Tuesday, January 4, 2011

Portfolio-Thread View (PTV©) in action within a 2020 strategic planning scenario

As we are well aware, within the last few weeks, we have been pitching a compelling case for our "PtC© collaboration driven PTV© View"– based on the lessons learned from the dominant strategy views (SPV, RBV, SEV, DTV etc.) of recent years- especially from the standpoint of how they have evolved within the last 50+ years. While our compelling pitches have definitely got the attention of few strategy practitioners - one of our fellow strategists encouraged us to expound on PTV© in detail- in terms of how it will actually come to life within a real world engagement with a “day in the life” strategic planning scenario. In other words, we are going to challenge ourselves and put PTV© in Practice using a real world strategic planning case study within today’s blog.

To meet this challenge, we have developed a metaphor driven “mini case study”- leveraging the learning’s from one of our recent strategic planning engagements of our client called CPGR-Co Inc. (our fictitious CPG/Retail Corporation pronounced as ZipGyarCo) - who had asked us to help them formulate their 2020 strategic plan - to unleash their growth and innovation opportunities. As a starting point, using our 10 box model, we framed up their strategic planning problem space with a set of 6W based hypothesis (or questions) to help solve their 2020 challenge. For the purposes of this case study (and to maintain their anonymity), we have provided only the hypothesis part of our case study (& not the final answers) – given the fact, hypothesis formulation (& its sub questions) is the single most important task within any strategic planning engagement/case study – and the subsequent answers are client specific – as it varies from client to client, industry to industry depending upon the internal/external environmental data points. With that said, let us first agree on few foundational definitions (with a help of a metaphor) to get grounded before plunging in to the case study in detail.

So, what is PTV© again?

First things first - under PTV©- strategy is a portfolio of aspiration structures that are knitted together by our 10 box model based strategic threads/themes - producing multiple strategy choices as outlined in one of our earlier blogs. Let us use a card game puzzle metaphor to better understand how PTV© is different from other dominant views. In most strategy views, strategy is viewed as a traditional card game puzzle – wherein each part of the puzzle (i.e. aspiration structure portfolio elements) is viewed as individual pieces of the strategy that are being assembled together to form the final big picture. On the other hand, within PTV©, strategy is viewed as an “Anchor Stone Tangram” puzzle with its 36+ design constructs - when assembled in various combinations producing variety of meaningful big pictures depending upon the sequence in which they are assembled - very much like how our PTV© helps us to develop multiple strategy choices depending upon the way we sequence/knit the aspiration structure portfolio elements and the strategy threads – that are further shaped by the competitive situation scenarios and the vision/ imagination of the strategists.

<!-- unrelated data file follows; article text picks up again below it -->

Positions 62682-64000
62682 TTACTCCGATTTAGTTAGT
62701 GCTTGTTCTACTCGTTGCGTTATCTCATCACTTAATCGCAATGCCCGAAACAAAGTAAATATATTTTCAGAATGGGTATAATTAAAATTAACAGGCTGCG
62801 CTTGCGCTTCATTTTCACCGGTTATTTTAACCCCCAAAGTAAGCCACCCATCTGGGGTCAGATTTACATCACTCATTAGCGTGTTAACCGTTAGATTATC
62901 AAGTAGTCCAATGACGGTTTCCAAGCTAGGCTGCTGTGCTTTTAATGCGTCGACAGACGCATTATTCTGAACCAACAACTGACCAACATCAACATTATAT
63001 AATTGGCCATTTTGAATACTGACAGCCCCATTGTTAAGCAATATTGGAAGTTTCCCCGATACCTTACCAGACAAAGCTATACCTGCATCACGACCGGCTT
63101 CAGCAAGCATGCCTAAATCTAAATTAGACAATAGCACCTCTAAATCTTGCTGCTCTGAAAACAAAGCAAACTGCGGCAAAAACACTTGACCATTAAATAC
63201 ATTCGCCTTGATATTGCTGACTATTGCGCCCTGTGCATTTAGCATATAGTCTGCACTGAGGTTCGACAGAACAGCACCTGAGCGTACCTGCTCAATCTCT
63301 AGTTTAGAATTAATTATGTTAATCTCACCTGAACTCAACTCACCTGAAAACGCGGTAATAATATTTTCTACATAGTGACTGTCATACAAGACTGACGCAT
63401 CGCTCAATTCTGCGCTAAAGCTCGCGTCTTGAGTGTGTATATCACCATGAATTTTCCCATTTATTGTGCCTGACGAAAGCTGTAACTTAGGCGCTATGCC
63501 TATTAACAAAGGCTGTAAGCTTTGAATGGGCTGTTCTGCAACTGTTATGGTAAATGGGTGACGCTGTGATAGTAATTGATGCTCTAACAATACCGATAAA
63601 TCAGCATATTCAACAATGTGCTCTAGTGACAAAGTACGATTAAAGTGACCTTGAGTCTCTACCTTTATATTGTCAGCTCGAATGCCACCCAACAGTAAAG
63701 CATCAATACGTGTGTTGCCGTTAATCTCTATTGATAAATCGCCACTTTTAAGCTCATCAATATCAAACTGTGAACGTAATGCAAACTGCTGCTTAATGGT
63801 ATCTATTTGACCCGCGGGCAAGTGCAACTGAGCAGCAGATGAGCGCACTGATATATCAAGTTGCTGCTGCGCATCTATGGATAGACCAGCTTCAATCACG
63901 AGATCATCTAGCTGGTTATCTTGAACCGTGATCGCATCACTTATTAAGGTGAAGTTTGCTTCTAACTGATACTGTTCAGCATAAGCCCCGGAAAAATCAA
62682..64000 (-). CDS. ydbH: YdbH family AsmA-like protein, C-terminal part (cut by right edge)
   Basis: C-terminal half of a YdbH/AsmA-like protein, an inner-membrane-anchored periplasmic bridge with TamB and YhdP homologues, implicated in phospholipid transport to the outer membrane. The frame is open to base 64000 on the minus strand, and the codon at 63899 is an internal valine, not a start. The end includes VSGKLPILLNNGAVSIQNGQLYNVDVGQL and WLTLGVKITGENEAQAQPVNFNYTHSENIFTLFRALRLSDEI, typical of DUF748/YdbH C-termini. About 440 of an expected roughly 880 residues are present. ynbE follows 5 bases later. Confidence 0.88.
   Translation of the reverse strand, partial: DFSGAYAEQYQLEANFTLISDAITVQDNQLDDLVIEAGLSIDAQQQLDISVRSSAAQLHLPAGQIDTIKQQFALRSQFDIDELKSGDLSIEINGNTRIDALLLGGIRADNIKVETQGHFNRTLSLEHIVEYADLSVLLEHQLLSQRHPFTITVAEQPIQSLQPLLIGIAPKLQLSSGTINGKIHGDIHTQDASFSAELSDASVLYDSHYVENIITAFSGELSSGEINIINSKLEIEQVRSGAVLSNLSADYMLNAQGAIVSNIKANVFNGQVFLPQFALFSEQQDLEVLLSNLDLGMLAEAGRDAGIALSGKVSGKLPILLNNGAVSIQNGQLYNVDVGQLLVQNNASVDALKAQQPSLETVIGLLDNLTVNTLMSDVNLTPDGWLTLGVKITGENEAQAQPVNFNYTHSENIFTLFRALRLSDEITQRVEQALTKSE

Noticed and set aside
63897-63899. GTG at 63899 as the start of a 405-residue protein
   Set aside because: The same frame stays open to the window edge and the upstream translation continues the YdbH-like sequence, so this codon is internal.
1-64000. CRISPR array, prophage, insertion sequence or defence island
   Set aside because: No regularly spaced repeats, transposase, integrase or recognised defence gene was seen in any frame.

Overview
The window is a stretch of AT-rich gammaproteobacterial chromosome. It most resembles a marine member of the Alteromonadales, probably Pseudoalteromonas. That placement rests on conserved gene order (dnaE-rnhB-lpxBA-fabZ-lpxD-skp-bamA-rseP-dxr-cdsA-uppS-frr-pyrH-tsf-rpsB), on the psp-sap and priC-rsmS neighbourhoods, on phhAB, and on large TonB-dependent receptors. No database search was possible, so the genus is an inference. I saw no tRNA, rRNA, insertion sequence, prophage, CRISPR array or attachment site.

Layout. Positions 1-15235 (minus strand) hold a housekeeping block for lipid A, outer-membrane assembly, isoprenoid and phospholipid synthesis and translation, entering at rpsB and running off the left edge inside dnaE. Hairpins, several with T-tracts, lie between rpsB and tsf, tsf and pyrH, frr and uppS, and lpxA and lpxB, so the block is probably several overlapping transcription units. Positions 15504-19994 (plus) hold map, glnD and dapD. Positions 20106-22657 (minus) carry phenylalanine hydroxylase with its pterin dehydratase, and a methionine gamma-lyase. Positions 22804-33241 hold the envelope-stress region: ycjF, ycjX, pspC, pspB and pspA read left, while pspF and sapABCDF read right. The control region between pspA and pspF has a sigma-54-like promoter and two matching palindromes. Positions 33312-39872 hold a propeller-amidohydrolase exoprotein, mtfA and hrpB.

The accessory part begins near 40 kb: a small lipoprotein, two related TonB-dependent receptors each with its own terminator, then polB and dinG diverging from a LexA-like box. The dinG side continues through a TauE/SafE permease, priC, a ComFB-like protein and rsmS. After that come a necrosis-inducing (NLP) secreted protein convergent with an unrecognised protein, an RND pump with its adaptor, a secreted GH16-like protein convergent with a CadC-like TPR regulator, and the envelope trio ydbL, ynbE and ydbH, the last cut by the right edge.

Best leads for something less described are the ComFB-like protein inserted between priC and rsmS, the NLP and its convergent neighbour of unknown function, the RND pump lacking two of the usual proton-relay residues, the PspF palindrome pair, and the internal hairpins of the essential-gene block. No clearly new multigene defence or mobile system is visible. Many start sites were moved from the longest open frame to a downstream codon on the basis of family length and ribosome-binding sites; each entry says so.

PT view is all about fishing for the Perfect choice within the set of Permissive choices

To understand this multiple strategic choices development process further – let us use yet another “chute and ladder (CL)” game metaphor, to better grasp its concept. The chutes and ladders within the game board playing area can be visualized as the opportunities and roadblocks respectively within the four walls of a corporation campus - in which one can reach the senior leadership floor- using multiple paths (very much like how one can reach the CL game destination using multiple paths within the CL game). Nevertheless, only one path, in general is the perfect path that is commonly used by the senior leaders except on few situations - where the internal/external conditions (construction work, unfortunate accidents beyond one’s control, bad weather etc) might make the senior leaders to take an alternate path – which might become the perfect path for a period of time and so and so forth.